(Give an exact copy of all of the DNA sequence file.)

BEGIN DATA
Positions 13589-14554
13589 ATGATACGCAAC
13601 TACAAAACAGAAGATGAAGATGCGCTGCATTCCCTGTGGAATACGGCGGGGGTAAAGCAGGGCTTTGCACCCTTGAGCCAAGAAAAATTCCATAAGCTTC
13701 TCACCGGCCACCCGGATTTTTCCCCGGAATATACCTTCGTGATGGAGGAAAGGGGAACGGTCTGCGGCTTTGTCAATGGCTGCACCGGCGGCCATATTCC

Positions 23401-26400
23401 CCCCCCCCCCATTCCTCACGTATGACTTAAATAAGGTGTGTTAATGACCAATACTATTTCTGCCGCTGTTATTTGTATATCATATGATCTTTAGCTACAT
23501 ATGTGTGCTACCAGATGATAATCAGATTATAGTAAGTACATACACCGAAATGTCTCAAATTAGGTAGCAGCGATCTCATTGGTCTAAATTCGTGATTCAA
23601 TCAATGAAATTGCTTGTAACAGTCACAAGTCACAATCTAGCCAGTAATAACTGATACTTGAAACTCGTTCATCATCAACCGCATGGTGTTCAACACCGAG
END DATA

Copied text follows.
Positions 13589-14554
13589 ATGATACGCAAC
13601 TACAAAACAGAAGATGAAGATGCGCTGCATTCCCTGTGGAATACGGCGGGGGTAAAGCAGGGCTTTGCACCCTTGAGCCAAGAAAAATTCCATAAGCTTC
13701 TCACCGGCCACCCGGATTTTTCCCCGGAATATACCTTCGTGATGGAGGAAAGGGGAACGGTCTGCGGCTTTGTCAATGGCTGCACCGGCGGCCATATTCC

Positions 23401-26400
23401 CCCCCCCCCCATTCCTCACGTATGACTTAAATAAGGTGTGTTAATGACCAATACTATTTCTGCCGCTGTTATTTGTATATCATATGATCTTTAGCTACAT
23501 ATGTGTGCTACCAGATGATAATCAGATTATAGTAAGTACATACACCGAAATGTCTCAAATTAGGTAGCAGCGATCTCATTGGTCTAAATTCGTGATTCAA
23601 TCAATGAAATTGCTTGTAACAGTCACAAGTCACAATCTAGCCAGTAATAACTGATACTTGAAACTCGTTCATCATCAACCGCATGGTGTTCAACACCGAG